COLUMBUS, Ohio (AP) -- In a story Nov. 10 about a student group protest of a scientific exhibition, The Associated Press reported erroneously that "Body Worlds and The Brain" had previously visited Columbus. It was a competing show, "Bodies... The Exhibition," that visited the city in 2007.
A corrected version of the story is below:
Group to protest Ohio museum's Body Worlds exhibit
Group to protest treatment, source of human specimens in Ohio museum's Body Worlds exhibit
COLUMBUS, Ohio (AP) -- A group tied to Ohio State University is planning a protest Sunday to highlight what it believes is a Columbus science museum's ill-conceived decision to present the Body Worlds & The Brain exhibition featuring human cadavers, tissues and organs.
Lucia Dunn, a university economics professor, told WBNS (http://bit.ly/UrSfma) that she and some of her students will be at COSI, the Center of Science and Industry, in downtown Columbus out of concern.
Dunn said they're disturbed by accounts that the bodies come from executed prisoners and religious dissidents in China, not donors. Many of her Chinese students also say the presentation violates their beliefs about how bodies are treated after death.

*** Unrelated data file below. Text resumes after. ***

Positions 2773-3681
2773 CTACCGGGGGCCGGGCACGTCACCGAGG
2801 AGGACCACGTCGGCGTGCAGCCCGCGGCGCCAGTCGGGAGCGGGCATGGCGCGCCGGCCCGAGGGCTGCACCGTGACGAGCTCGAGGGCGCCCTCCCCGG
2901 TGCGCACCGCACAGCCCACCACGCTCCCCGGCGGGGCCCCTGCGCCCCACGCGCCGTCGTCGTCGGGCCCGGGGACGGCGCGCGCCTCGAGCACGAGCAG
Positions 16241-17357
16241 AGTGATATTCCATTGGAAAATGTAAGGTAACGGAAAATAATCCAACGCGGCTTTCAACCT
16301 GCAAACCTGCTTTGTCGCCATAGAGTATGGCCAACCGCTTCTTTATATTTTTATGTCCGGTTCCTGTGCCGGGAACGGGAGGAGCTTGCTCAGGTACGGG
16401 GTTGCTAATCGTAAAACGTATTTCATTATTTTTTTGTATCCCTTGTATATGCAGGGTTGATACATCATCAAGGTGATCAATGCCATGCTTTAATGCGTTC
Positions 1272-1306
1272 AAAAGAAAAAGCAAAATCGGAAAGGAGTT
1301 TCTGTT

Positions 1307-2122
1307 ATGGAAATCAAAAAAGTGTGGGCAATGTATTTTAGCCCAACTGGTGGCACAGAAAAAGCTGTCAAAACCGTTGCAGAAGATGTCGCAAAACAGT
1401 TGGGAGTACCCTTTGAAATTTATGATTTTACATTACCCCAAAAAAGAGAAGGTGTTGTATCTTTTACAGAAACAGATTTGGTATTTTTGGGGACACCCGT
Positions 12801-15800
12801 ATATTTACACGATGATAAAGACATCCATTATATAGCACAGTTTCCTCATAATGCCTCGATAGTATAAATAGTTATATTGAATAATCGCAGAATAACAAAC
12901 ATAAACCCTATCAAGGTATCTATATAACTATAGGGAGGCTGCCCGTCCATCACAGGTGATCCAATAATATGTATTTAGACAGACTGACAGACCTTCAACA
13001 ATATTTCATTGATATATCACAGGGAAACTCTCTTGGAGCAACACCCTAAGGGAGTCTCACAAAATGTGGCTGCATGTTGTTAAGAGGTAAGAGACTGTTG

"One young Chinese woman came in, looked at some of the pictures online and frankly burst into tears and just said, 'Oh, my goodness, how horrible! How can they do this?'" Dunn said.
The traveling exhibition features human bodies and body parts preserved through a process called plastination, which was invented by the show's developer and promoter Gunther von Hagens, a German anatomist. The process reveals inner anatomical structures.
Body Worlds was first presented in 1995 and has since toured 50 museums and venues on three continents. Similar concerns about the bodies' origins arose during the exhibition's six-month visit to a location near the outdoor shopping venue Easton in 2007.
COSI spokeswoman Jaclyn Reynolds said specimens came from willing donors who wanted science to benefit. She said the museum asked civic and religious leaders before staging the exhibit and received broad and unanimous support.
Reynolds described those whose bodies are used in the more than 200 tissue, organ and full body specimens as "people who felt very strongly that it was important to donate their body for this purpose and for the purposes of science."
Dunn said she and the student protesters are skeptical.
"The bodies at COSI, we're assured now, come with documentation," she said. "But the fact is no particular body is ever publicly identified with any donation document. They say it's out of privacy concerns, but you see, we can't be sure."
The exhibit continues through Jan. 6.